The weather forecast for Wednesday was for it to be a dry day with light westerly winds initially, strengthening throughout the morning, and changing direction from WSW to WNW by 11:00. We decided that the session at Blakehill could go ahead, on the basis that the nets on the edge of the plateau could work until 10:00 and the hedgerow nets on the perimeter track would be okay until much later. In the end, we had to take down the perimeter track nets at 11:00 and were packed up and gone by 11:40. By 11:00 the birds had stopped moving around and the catch had died away to virtually zero. However, up until then we had an excellent session. The team for the day was Ellie Jones, Jonny Cooper, Andrew Bray, David Williams and myself.
Jonathan, the farms manager, and his team have done a great job of trimming the edge bushes of the central plateau. They are compact and far less straggly, laden with blackberries – and just the right size for 9m and 12m nets: now, if the wind will stop blowing for a day or so!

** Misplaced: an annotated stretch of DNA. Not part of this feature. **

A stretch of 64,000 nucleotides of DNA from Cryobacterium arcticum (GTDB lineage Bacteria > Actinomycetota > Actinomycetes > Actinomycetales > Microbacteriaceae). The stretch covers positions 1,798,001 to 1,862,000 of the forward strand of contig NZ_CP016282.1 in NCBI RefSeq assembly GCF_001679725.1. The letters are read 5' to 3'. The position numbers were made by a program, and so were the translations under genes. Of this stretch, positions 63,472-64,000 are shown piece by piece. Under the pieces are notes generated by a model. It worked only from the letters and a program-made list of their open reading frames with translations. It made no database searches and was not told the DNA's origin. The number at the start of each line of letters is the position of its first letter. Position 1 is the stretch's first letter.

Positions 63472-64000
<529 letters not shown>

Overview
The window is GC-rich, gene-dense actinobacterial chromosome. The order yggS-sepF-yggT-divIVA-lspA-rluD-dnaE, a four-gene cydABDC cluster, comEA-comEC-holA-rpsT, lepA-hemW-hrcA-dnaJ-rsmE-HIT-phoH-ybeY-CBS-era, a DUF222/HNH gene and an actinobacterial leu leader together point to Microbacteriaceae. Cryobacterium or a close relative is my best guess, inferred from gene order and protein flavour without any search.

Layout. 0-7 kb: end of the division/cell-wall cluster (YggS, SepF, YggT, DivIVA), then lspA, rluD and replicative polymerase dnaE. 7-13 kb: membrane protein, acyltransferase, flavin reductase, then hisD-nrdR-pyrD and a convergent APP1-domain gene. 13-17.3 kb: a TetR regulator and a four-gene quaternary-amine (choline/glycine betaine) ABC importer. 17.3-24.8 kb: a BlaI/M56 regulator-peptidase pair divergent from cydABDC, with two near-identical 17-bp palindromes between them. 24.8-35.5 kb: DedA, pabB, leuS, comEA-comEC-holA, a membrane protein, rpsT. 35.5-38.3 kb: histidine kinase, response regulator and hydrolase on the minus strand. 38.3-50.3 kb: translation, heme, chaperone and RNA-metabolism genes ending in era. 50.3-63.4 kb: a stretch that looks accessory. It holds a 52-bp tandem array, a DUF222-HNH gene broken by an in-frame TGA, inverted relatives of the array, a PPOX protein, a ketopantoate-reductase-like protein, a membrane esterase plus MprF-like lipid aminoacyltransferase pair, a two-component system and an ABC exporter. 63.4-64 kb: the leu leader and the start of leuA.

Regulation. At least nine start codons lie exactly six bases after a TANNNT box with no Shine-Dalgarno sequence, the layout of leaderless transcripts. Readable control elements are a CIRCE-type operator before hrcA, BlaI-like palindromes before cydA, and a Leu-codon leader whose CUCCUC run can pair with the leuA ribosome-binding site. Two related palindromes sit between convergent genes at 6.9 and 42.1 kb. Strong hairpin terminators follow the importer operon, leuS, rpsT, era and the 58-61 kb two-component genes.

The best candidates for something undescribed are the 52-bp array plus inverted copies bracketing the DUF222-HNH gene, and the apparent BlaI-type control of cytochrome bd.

Our first two rounds were quiet: a Wren and a Dunnock at 7:30, followed by two Goldfinch, a Blackcap and a Robin at 7:45. Then the Goldfinches arrived and we were very busy for the next two-and-a-half hours. The highlights of the day were: our first Whinchat of the autumn and, at last, a reasonable catch of Long-tailed Tits: five ringed and five retrapped is our best return on this species in the Braydon Forest this year.
The list for the day was: Swallow 4; Blue Tit 4; Great Tit 7; Long-tailed Tit 5(5); Wren 1; Dunnock 2; Whinchat 1; Robin 1; Blackcap 3; Whitethroat 3; Chiffchaff 4; Willow Warbler 1; Chaffinch 1; Goldfinch 35; Reed Bunting 2. Totals: 74 birds ringed from 15 species, five birds processed from one species, making 79 birds processed from 15 species. Only seven of those birds could be reliably aged as adults. Long-tailed Tit adults and juveniles have both generally finished moulting and their plumages as indistinguishable. We know the five retrapped birds are adults but, whilst we suspect the five we ringed were juveniles, it cannot be proven beyond doubt. The mantra is to be “accurately imprecise, rather than imprecisely accurate” (credit to Richard du Feu for coining the phrase) so we code them as “age unknown”.
In amongst our Goldfinch catch was one with a single aberrant primary feather:
It was just that one feather, and the aberration was not present on the other wing.
All in all, another very satisfying session: handled really well by the team. With five competent extractors working together, we cleared the nets quickly and efficiently in every round. Had the wind not got up and changed direction we would probably have had another 100+ bird session.